Is it fair and just to exclude it and if so how much?
Divide the remaining, matrimonial property equally
The 7 matrimonial ingredients
Here, Mostyn referred to his decision in Rossi to establish the approach to be taken. In that case Mostyn J established 7 points of principal:
1. The statute requires all the assets to be valued at the date of trial.
2. For the purposes of establishing the matrimonial property in respect of which the yardstick of equality will “forcefully” apply the value of assets brought into the marriage by gift and inheritance (other than the former matrimonial home), together with passive economic growth on those assets, should be excluded as non-matrimonial property.
3. Assets acquired or created by one party after (or during a period of) separation may qualify as non-matrimonial property if it can be said that the property in question was acquired or created by a party by virtue of his personal industry and not by use (other than incidental use) of an asset which has been created during the marriage and in respect of which the other party can validly assert an unascertained share.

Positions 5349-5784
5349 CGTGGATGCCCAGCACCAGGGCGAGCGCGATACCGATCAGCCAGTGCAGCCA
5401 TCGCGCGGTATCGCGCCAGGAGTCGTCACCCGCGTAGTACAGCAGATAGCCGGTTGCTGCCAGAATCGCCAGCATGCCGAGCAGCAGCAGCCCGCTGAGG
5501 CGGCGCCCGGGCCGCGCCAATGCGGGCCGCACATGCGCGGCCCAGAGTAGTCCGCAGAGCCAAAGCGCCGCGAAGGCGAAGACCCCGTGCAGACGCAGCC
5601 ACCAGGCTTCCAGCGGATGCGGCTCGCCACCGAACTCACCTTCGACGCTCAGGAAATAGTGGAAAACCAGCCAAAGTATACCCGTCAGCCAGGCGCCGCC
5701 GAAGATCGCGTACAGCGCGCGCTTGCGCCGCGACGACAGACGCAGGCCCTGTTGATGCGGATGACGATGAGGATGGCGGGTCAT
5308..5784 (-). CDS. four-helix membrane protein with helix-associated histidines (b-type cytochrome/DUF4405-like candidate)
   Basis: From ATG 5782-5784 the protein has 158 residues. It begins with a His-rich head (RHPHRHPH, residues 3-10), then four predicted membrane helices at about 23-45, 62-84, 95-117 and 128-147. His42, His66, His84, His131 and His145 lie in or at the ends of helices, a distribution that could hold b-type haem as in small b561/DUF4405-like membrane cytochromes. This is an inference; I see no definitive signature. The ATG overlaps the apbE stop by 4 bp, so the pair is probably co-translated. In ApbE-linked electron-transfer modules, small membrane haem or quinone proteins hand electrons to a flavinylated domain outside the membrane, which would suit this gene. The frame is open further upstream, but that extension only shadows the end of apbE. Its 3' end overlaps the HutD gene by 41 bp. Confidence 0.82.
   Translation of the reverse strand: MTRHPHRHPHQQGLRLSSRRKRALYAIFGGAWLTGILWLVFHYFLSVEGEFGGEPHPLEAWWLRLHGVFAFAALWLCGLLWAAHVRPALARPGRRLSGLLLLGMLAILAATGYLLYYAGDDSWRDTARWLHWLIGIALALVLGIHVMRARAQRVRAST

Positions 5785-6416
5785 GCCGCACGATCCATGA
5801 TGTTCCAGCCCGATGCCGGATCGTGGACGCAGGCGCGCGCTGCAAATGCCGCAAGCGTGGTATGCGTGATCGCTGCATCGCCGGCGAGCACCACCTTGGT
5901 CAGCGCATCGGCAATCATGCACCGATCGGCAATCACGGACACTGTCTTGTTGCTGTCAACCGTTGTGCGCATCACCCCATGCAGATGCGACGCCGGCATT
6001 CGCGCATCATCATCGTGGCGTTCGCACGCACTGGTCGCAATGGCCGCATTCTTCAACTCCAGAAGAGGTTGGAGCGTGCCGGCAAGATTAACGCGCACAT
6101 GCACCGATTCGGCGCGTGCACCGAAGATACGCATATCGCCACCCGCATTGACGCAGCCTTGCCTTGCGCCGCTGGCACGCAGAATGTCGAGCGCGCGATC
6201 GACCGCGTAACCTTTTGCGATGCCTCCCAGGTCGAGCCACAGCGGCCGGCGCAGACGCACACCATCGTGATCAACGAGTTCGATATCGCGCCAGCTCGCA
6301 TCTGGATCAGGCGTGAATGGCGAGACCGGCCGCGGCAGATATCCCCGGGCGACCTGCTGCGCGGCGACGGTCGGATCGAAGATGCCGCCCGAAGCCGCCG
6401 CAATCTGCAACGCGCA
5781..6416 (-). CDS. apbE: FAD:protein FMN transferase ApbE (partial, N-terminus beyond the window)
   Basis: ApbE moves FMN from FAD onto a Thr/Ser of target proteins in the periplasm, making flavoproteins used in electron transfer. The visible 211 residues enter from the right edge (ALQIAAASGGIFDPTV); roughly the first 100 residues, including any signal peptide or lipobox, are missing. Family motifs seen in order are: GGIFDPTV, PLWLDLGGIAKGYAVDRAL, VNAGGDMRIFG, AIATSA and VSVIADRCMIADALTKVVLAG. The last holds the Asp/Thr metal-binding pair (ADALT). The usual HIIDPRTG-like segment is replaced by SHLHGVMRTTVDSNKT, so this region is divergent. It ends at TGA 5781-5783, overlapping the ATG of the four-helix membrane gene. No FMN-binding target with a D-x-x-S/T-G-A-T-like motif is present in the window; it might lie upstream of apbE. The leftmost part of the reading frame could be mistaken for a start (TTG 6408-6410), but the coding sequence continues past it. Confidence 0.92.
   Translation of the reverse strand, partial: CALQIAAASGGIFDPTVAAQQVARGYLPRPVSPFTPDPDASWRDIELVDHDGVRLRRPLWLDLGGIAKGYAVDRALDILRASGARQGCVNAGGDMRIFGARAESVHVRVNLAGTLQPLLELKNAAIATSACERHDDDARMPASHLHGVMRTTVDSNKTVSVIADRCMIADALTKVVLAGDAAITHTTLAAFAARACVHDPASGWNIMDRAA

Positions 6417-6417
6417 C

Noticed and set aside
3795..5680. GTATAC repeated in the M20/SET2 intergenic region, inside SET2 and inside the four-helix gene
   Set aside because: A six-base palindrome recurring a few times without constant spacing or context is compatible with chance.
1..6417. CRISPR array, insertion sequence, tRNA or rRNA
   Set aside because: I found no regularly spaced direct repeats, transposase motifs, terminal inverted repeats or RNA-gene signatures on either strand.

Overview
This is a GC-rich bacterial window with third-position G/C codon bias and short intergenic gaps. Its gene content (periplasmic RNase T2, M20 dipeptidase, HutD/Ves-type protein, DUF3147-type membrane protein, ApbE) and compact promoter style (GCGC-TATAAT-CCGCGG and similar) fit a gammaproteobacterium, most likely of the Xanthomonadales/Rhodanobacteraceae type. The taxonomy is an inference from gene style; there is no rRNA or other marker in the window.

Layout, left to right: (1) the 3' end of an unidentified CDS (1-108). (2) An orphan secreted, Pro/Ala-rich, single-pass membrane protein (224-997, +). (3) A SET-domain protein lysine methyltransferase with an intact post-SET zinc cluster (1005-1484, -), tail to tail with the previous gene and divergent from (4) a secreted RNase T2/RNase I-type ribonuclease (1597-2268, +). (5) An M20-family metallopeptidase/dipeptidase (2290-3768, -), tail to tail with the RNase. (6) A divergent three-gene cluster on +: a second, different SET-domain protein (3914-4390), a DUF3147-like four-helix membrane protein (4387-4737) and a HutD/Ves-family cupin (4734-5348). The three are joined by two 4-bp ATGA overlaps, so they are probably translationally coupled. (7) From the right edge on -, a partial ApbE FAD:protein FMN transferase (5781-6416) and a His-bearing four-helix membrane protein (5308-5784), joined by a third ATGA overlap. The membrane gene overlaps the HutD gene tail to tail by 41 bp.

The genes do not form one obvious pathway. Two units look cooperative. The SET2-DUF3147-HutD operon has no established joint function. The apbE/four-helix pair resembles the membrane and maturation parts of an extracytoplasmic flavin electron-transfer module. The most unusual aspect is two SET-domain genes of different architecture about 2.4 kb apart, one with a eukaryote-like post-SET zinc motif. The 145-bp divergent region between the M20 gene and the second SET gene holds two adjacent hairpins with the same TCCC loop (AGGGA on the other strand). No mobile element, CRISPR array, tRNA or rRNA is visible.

4. If the post-separation asset is a bonus or other earned income then it is obvious that if the payment relates to a period when the parties were cohabiting then the earner cannot claim it to be non-matrimonial.
5. By this process the court should, without great difficulty, be able to separate the matrimonial and non-matrimonial property. The matrimonial property will in all likelihood be divided equally although there may be deviation from equal division (a) if the marriage is short and (b) part of the matrimonial property is “non-business partnership, non-family assets” (or if the matrimonial property is represented by autonomous funds accumulated by dual earners).
6. The non-matrimonial property is not quarantined and excluded from the court’s dispositive powers. It represents an unmatched contribution by the party who brings it to the marriage. The court will decide whether it should be shared and if so in what proportions. In so deciding it will have regard to the reality that the longer the marriage the more likely non-matrimonial property will become merged or entangled with matrimonial property. By contrast, in a short marriage case non-matrimonial assets are not likely to be shared unless needs require this.